As far as bluffs go, this one would have seemed laughable not too long ago, but then the Braves just up and decided to leave their relatively new ballpark for the suburbs so I suppose anything can happen. But still, this seems like a pretty weak bluff. Via the Chicago Tribune’s story about the inpasse the Cubs and the rooftop owners have reached regarding view-blocking signage and scoreboards:
In a separate interview on WSCR-AM, Cubs spokesman Julian Green said the possibility of leaving Wrigley Field remains, though the Ricketts family wants to win a World Series at Wrigley Field.
“How far do you go before you say ‘You know what? We tried and we tried to make the good effort, but it didn’t work out?’” Green said. “I won’t speak on behalf of the family, but I’m sure this is weighing heavily on them because they want to move forward on this.”
A lot farther than this, that’s how far you go. According to the article the Cubs get $3-4 million a year in revenue from the rooftop owners and are looking to get $15-20 million a year from ads on billboards and scoreboards that would block their view. So I guess you see how much money they have to play with to buy out their increasingly estranged business partners across the street.
Or I guess they can see if there are suckers in Schaumburg like the ones the Braves found in Cobb County.
Yankees first baseman Greg Bird gave his team tons of confidence to hand him the everyday job at first base to start the 2017 regular season, batting .451/.556/1.098 with eight home runs in 51 spring at-bats. But he’s followed that up by hitting .107/.254/.214 through the first month of the regular season.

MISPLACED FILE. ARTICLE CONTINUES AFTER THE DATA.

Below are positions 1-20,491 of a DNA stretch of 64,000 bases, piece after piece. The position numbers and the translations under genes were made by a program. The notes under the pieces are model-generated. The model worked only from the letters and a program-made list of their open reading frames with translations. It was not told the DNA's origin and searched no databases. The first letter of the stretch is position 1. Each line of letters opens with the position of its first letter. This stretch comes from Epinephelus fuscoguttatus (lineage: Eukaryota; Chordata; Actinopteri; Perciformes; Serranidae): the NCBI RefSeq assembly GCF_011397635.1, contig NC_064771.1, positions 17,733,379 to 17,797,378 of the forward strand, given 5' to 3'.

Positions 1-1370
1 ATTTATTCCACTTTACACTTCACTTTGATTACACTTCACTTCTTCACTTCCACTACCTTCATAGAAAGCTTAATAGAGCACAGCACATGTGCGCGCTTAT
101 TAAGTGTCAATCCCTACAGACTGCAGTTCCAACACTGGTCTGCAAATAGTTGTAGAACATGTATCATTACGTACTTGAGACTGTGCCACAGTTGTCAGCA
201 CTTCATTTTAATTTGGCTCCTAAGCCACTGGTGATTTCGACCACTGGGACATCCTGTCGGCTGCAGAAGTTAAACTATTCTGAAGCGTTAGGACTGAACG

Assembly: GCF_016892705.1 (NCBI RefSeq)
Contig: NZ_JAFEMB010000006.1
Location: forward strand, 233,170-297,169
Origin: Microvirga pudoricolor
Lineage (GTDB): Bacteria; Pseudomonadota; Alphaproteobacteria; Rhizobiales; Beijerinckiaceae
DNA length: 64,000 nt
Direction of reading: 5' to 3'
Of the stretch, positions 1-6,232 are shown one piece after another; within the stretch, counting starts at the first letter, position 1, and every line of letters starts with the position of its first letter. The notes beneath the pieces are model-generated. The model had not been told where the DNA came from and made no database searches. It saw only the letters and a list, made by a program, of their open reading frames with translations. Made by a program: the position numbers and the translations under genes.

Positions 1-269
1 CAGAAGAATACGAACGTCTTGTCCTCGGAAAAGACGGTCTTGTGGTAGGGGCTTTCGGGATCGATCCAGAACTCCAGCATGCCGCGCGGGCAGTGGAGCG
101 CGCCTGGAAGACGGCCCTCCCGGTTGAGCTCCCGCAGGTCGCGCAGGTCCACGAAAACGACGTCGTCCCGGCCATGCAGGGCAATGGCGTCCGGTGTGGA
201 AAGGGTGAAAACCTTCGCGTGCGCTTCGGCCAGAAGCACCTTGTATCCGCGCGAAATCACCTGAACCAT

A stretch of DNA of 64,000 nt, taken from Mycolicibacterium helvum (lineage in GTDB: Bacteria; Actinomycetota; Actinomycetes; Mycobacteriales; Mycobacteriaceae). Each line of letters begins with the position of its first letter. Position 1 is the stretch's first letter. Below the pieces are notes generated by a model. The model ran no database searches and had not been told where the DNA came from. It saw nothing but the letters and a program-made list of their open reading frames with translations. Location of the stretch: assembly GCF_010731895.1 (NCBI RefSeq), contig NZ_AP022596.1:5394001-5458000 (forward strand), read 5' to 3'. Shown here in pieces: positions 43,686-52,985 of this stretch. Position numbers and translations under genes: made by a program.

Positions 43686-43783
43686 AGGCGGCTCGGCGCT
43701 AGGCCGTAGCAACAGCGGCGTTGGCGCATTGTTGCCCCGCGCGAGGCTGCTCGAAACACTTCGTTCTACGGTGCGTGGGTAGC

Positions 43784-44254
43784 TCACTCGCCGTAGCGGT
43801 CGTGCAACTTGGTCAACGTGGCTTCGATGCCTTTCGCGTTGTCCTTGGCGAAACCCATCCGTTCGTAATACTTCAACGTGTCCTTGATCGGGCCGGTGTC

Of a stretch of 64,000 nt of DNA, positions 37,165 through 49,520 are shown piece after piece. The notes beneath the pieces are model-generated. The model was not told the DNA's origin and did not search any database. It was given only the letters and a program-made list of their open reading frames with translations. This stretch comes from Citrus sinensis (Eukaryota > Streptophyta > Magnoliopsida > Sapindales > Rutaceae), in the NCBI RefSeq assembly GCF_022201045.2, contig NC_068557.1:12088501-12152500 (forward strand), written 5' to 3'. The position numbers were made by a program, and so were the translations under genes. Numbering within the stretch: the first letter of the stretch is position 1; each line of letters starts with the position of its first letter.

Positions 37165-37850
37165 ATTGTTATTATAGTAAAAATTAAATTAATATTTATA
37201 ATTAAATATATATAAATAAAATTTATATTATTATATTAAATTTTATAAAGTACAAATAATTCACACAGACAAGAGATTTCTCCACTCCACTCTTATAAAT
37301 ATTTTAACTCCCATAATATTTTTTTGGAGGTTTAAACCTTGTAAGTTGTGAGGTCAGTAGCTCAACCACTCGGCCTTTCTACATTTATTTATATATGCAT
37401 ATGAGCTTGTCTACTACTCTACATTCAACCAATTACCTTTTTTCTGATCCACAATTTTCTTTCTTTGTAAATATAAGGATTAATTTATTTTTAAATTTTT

GM Brian Cashman doesn’t have any intent to demote Bird back to Triple-A Scranton/Wilkes-Barre, MLB.com’s Bryan Hoch reports. Cashman said, “It’s not even an option for me in my mind right now, at all.”
Bird didn’t start Sunday’s game against the Orioles, a 7-4 loss in 11 innings. Lefty Wade Miley started for the Orioles, prompting manager Joe Girardi to put Chris Carter into the lineup at first base. If Bird isn’t able to figure things out, Carter might have an increased role on the team.
Rays starter Chris Archer threw his first pitch to Blue Jays outfielder Jose Bautista behind the slugger’s back with one out in the first inning of Sunday afternoon’s game in Toronto. Bautista and Archer then had a staredown. Home plate umpire Jim Wolf issued warnings to both teams. Bautista ultimately flied out to right field and he appeared to have a quick word with Archer on his way back to the dugout.
Archer could have been exacting revenge — euphemistically known as “protecting his teammate” — because Jays reliever Joe Biagini hit Rays outfielder Steven Souza in the seventh inning of Saturday’s game. Souza was forced to leave the game and underwent an X-ray, which came back negative. He was held out of Sunday’s lineup. Biagini’s pitch did not appear to be intentional.
The Jays won Sunday’s contest 3-1 with no further incident. The two clubs meet again in Tampa for a three-game series starting on May 5, so we’ll see if Sunday was the last of the bad blood between them.